I think . . . you have to be very clear in what those goals and that mission are and we spent a significant amount of time really defining those things. And so we wanted to have a very clear-cut division for our program. We wanted to have nationally competitive programs, we wanted to graduate student athletes and afford them the opportunities that all college graduates have to retaining strong education. We felt was our differentiating factor was to be able to share with students and have them understand the way that God created them, the pounds that He gave them so they can then leverage those to go out and be a person of impact in their communities, their homes and the industries they are going to lead in.

The athletic directors commented on how they work with the coaches to develop the goals of the athletic program at their respective college. AD14 stated,

I think you have to be very clear about what those goals are and what it takes to get to those goals. I think when you have collaboration to set those goals, it’s a lot easier to have everybody on board, and then I think when you get those wins with your goals, you celebrate those. So I think keeping people updated about where those goals are and who’s done the work to accomplish them is important.

AD12 stated,

Having an inclusive process in developing that vision and goals in the first place, and it’s a little bit of a challenge, in a way, and we have our way of doing it in the sense that, you know how inclusive you are. Let’s say you’re developing department goals and visions, your students’ turnover, sort of, every year, one class graduates and another class comes in. So do you change, like, things like, core values and vision and things like that? [They] should have some sense of permanence.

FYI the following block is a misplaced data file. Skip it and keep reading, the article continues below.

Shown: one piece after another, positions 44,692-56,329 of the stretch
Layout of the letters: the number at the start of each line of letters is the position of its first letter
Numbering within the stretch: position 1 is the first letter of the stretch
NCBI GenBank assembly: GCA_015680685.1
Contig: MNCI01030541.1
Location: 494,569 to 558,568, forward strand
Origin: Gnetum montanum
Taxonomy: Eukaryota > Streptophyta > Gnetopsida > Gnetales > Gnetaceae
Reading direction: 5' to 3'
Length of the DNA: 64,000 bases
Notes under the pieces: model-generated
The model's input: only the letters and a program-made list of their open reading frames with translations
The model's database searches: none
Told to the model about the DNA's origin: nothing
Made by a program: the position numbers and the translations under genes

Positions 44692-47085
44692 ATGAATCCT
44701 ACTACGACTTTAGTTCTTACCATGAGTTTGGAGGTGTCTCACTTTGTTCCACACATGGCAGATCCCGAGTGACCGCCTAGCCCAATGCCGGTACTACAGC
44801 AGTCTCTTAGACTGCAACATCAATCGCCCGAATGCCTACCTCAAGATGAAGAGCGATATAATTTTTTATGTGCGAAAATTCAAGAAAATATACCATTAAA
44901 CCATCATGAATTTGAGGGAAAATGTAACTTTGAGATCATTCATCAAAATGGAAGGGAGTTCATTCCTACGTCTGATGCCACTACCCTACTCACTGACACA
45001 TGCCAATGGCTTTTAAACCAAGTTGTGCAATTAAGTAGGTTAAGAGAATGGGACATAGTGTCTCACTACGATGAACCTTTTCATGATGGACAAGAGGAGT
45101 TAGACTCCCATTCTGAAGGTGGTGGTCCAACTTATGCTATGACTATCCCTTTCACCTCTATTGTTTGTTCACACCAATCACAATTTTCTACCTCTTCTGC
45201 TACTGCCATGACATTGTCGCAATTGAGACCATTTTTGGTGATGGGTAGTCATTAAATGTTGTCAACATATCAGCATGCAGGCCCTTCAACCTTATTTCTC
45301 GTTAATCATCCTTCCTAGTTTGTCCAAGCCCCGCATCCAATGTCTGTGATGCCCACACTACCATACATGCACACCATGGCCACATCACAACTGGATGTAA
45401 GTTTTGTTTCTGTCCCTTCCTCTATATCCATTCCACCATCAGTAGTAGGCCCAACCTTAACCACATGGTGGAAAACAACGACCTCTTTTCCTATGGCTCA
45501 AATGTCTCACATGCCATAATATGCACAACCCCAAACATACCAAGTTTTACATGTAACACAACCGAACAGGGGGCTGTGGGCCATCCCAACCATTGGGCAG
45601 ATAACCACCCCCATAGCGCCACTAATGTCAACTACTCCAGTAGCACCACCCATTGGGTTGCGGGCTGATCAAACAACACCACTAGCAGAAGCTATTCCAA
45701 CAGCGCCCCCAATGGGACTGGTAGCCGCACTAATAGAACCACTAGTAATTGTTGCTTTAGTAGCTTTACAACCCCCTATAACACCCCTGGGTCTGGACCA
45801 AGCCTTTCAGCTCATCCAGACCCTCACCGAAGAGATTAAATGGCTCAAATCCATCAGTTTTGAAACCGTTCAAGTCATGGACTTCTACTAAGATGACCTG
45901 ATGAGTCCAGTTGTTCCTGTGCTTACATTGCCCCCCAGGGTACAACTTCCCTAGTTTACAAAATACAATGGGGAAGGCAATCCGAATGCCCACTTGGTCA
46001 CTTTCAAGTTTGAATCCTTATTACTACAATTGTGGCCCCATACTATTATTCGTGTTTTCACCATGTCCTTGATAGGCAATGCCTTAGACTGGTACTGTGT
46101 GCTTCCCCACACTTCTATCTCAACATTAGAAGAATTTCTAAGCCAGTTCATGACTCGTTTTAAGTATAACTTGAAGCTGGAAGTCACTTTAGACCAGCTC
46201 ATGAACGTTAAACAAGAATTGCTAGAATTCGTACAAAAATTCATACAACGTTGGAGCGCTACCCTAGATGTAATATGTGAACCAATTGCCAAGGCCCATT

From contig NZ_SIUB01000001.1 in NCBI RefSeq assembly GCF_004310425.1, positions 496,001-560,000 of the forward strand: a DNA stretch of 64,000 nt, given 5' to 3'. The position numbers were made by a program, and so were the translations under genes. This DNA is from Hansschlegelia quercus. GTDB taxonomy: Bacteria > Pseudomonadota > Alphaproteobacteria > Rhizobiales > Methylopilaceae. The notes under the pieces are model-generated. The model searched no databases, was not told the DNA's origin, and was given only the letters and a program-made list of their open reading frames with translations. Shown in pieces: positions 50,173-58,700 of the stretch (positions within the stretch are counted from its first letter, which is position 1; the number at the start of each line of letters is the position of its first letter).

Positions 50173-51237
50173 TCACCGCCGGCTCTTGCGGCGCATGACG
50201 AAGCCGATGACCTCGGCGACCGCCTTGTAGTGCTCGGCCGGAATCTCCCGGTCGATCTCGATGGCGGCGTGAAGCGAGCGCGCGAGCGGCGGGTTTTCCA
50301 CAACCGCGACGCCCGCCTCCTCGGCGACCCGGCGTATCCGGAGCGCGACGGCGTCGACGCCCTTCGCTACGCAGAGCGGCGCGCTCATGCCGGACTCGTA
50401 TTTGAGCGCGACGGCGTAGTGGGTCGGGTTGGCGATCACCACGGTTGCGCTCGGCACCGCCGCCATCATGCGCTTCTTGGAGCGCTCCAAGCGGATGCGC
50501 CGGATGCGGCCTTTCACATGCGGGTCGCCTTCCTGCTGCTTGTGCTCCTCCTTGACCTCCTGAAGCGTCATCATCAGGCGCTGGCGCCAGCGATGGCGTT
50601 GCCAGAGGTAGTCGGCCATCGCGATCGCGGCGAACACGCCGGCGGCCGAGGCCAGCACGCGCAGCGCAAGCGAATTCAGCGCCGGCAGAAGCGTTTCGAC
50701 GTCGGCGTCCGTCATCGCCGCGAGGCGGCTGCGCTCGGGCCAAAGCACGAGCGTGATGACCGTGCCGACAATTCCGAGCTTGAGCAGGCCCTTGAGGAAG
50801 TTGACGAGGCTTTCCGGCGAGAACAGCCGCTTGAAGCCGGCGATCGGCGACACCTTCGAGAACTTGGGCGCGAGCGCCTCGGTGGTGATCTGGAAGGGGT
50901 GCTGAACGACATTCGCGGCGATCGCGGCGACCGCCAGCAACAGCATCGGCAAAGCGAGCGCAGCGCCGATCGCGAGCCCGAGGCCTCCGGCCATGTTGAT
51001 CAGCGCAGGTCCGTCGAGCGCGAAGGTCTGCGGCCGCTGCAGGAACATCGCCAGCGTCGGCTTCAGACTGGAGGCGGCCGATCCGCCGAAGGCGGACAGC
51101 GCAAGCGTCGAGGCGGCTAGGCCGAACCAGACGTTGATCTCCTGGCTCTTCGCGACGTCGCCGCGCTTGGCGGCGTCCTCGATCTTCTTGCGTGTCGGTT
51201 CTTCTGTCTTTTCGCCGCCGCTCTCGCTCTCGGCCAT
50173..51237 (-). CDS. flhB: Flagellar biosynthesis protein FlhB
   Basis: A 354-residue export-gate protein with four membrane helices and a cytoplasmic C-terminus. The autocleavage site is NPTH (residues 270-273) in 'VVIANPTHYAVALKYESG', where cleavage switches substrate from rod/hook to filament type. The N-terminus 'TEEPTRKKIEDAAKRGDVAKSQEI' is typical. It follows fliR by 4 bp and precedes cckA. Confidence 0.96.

Concerning communicating the goals regularly, AD2 said,

Part of it is visiting and actually talking about it, and making sure that it’s still relevant in terms of what your stated mission is, but then the other piece of that is, again, having people, you know, your staff participating in—you know, creating the goals and finding where it is you want to go in ways that are related to that mission. What are we doing to frame goals that help us do that and have people involved in that process of helping to create those, you know, which ones actually are or become our stated goals? I think that’s the only way you can get . . . everybody’s support in buying it.